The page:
BSOD Bad_Pool_Caller (Miniboard included)


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Hi all Windows 7 users out there!

I have a problem with my computer getting BSOD very often.
The computer works normally when i turn it on but always turns off after a few hours.
I thought maybe someone could help me if i post my BSOD logs.

Thanks in advance!
 

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zigzag3143

Wanikiya
Microsoft MVP
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Hi all Windows 7 users out there!

I have a problem with my computer getting BSOD very often.
The computer works normally when i turn it on but always turns off after a few hours.
I thought maybe someone could help me if i post my BSOD logs.

Thanks in advance!

Several Issues


1-ASACPI.SYS


The pre 2009 version of this driver is a known BSOD cause.

Please visit this link: ASUS teK Computer Inc. -Support- Drivers and Download P7P55D LE
http://support.asus.com/download.aspx?SLanguage=en&m=P7P55D LE&p=1&s=32&os=29&hashedid=e7Zic83PvQSr80Lm

Scroll down to the Utilities category, then scroll down to the "ATK0110 driver for WindowsXP/Vista/Windows 7 32&64-bit" (it's about the 12th item down).
Download and install it.
Go to C:\Windows\System32\drivers to check and make sure that the ASACPI.SYS file is date stamped from 2009 or 2010 (NOTbefore).

2-Memory management (probably caused by ESET) Run these tests

These crashes were caused by memory corruption. Please run these two tests to verify your memory and find which driver is causing the problem.


A--Memtest.
*Download a copy of Memtest86 and burn the ISO to a CD using Iso Recorder or another ISO burning program. http://www.memtest.org/#downiso

*Boot from the CD, and leave it running for at least 5 or 6 passes.

Just remember, any time Memtest reports errors, it can be either bad RAM or a bad motherboard slot.

Test the sticks individually, and if you find a good one, test it in all slots.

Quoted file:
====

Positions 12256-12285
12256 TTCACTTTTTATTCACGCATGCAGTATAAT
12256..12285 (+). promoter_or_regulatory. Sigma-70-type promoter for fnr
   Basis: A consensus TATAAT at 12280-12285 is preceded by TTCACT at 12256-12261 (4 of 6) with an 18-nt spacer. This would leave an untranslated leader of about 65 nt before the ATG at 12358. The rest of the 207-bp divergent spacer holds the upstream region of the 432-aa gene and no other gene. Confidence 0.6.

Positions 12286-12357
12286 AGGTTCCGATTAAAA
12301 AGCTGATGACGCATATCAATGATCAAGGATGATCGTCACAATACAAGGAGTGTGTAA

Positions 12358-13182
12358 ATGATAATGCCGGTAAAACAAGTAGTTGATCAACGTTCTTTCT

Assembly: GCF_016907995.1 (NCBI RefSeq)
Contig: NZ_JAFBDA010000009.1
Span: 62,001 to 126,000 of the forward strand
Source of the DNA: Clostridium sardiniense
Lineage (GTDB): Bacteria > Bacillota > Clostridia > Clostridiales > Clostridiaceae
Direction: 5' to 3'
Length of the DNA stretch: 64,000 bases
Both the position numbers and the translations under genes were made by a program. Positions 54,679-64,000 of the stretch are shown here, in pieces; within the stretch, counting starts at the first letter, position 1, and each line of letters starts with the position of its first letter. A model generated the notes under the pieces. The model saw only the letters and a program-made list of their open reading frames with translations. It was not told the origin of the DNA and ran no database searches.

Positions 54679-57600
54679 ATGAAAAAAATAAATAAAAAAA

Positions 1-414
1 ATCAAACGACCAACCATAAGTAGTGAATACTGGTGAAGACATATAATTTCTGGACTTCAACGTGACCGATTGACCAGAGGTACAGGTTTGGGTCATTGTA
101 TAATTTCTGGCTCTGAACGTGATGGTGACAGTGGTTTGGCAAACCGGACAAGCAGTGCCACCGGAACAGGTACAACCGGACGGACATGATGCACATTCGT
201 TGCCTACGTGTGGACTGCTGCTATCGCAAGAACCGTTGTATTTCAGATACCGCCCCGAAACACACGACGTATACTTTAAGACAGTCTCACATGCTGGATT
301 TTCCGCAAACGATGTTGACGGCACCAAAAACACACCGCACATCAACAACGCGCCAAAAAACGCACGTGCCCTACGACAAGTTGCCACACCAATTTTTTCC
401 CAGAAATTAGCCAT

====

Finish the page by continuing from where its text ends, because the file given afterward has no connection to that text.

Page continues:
Any errors are indicative of a memory problem.

If a known good stick fails in a motherboard slot it is probably the slot.
http://www.sevenforums.com/tutorials/105647-ram-test-memtest86.html



B-Driver verifier


I'd suggest that you first backup your data and then make sure you've got access to another computer so you can contact us if problems arise. Then make a System Restore point (so you can restore the system using the Vista/Win7 Startup Repair feature).

In Windows 7 you can make a Startup Repair disk by going to Start....All Programs...Maintenance...Create a System Repair Disc - with Windows Vista you'll have to use your installation disk or the "Repair your computer" option at the top of the Safe Mode menu .

Then, here's the procedure:
- Go to Start and type in "verifier" (without the quotes) and press Enter
- Select "Create custom settings (for code developers)" and click "Next"
- Select "Select individual settings from a full list" and click "Next"
- Select everything EXCEPT FOR "Low Resource Simulation" and click "Next"
- Select "Select driver names from a list" and click "Next"
Then select all drivers NOT provided by Microsoft and click "Next"
- Select "Finish" on the next page.

Reboot the system and wait for it to crash to the Blue Screen. Continue to use your system normally, and if you know what causes the crash, do that repeatedly. The objective here is to get the system to crash because Driver Verifier is stressing the drivers out. If it doesn't crash for you, then let it run for at least 36 hours of continuous operation (an estimate on my part).

If you can't get into Windows because it crashes too soon, try it in Safe Mode.
If you can't get into Safe Mode, try using System Restore from your installation DVD to set the system back to the previous restore point that you created.
http://www.sevenforums.com/tutorials/101379-driver-verifier-enable-disable.html
 

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